With their police force disbanded and the Racquette Point encampment raging, the St. Regis Mohawk Tribal Council could hardly celebrate the advent of a new decade. The 1980’s saw continued conflict on the reservation. Illegal bars opened up in the law enforcement vacuum, resulting in a number of alcohol-related deaths that brought angry community members to the streets in 1986. While protestors marched on one of the “speakeasies,” two patrons left the establishment, climbed onto a motorcycle and left the premises, only to crash several miles down the road. News of the fatal accident reached the protestors, who stormed the bar and burned it to the ground.
The 1980’s also saw the rise of privately owned casinos and the proliferation smoke shops and fuel stations in Ahkwesáhsne, which made their profit by taking advantage of native tax exemptions on the reservation. The St. Regis Mohawk Tribal Council, which had its own legal bingo parlor, found itself divided over how to handle the increasing aggressiveness of its growing entrepreneurial class. The resulting frictions splintered the community into armed camps with roadblocks and violence of an unprecedented scale.
The cyclical nature of Mohawk history ensured that the change from one decade to the next would occur against the background of a contentious civil conflict. The years 1989 and 1990, when violence escalated to the point of murder, will not be forgotten in Ahkwesáhsne any time soon. Fortunately, it is beyond the scope of this history to recount these recent events, which have been documented with varying degrees of accuracy by the native and non-native media as well as by scholar Bruce E. Johansen in Life & Death in Mohawk Country (1993).113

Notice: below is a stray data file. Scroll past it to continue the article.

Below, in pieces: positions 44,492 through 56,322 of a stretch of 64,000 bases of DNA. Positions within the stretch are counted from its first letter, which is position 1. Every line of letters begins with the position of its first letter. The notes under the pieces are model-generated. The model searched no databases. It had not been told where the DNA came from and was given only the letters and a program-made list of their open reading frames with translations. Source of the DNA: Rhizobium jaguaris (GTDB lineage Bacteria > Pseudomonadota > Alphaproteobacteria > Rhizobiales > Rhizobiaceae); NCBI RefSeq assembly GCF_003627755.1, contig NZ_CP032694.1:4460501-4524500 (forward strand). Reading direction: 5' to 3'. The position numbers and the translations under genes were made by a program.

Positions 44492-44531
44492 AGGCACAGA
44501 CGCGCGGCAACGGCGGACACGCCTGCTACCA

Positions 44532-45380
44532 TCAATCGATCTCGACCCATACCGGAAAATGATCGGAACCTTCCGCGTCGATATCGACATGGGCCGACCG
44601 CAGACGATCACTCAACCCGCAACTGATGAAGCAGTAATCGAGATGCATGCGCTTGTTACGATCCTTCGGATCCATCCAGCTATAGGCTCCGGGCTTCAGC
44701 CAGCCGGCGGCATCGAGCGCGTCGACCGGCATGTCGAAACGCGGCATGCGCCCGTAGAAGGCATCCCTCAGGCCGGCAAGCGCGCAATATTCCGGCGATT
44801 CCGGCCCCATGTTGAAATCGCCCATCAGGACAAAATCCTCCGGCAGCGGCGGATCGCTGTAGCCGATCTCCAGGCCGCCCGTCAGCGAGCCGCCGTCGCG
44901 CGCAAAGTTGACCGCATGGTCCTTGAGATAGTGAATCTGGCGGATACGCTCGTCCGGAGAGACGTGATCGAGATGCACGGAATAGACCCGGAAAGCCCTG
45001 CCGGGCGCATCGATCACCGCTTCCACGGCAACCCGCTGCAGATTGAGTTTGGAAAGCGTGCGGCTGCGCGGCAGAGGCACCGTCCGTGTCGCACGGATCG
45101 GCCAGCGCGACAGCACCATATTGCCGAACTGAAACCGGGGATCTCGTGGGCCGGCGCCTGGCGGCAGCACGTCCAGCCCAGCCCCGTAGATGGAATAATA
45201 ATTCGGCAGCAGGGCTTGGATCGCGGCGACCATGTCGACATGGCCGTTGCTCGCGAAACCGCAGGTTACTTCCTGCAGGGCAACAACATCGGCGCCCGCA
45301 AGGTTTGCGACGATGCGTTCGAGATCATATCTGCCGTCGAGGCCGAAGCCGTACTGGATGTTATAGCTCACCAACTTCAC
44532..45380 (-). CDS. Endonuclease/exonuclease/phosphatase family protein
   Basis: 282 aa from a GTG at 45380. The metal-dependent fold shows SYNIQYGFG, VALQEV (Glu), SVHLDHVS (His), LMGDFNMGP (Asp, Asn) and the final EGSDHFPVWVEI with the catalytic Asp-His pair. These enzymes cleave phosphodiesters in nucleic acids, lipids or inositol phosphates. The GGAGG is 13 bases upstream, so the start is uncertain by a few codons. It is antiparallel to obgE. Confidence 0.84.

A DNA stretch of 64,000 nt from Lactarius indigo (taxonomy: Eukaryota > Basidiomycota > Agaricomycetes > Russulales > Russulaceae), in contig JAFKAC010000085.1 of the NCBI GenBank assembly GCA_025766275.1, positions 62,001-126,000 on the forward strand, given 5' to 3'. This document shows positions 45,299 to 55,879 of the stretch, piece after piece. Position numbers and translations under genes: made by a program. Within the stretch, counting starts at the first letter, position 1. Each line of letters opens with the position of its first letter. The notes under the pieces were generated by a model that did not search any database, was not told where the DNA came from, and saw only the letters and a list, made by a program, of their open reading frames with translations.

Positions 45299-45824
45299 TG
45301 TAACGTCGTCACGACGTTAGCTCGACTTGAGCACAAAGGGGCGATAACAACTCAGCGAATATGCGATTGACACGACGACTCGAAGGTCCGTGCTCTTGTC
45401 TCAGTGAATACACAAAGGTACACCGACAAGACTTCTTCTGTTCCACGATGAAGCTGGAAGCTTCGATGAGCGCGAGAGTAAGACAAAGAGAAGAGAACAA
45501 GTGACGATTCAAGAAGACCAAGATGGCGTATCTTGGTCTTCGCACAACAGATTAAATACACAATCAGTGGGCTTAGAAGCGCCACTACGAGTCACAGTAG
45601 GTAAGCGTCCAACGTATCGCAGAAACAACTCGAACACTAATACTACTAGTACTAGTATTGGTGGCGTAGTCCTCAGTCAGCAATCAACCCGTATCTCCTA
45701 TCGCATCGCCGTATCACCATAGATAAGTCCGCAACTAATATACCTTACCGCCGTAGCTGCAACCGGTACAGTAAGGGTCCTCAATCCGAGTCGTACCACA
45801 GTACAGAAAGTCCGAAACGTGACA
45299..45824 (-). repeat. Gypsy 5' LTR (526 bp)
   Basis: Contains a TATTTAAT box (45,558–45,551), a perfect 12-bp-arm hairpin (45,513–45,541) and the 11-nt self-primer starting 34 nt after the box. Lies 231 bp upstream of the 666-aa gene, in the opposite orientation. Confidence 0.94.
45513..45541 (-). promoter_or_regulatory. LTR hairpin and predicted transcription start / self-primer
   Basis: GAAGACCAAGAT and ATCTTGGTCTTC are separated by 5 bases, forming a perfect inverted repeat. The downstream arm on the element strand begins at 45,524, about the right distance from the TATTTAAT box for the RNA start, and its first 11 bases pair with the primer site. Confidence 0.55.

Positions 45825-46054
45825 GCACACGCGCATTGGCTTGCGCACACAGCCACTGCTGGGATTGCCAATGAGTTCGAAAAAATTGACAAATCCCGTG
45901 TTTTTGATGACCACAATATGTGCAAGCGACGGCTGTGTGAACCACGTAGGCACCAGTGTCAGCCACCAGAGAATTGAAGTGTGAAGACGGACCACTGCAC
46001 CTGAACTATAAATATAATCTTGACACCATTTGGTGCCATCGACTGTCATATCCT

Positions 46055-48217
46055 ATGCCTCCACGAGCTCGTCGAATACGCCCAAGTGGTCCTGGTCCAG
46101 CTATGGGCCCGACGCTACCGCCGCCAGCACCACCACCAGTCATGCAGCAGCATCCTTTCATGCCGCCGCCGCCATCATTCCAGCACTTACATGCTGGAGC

Like the Racquette Point encampment ten years before, the so-called “gambling war” at Ahkwesáhsne brought increased attention to the inherent weaknesses of the Three Chief System of the St. Regis Mohawk Tribal Council. The annual elections became a source of ever-greater tension in the community because every faction in the community wanted the seeming “unlimited power” of the Tribal Council for themselves. It got the point where a commission of New York State legislators openly chastised Tribal Council leaders in a public hearing, and then proposed legislation to “abolish” their legal existence by repealing the section of New York’s “Indian Law” that governed the operation of the St. Regis Mohawk Tribal Council.114
It was in this atmosphere that the idea of a tribal
came back to the forefront of public discussion. We will trace the
history of this document—and its effect on both the tribal government
and the community for the next ten years—in the next part of this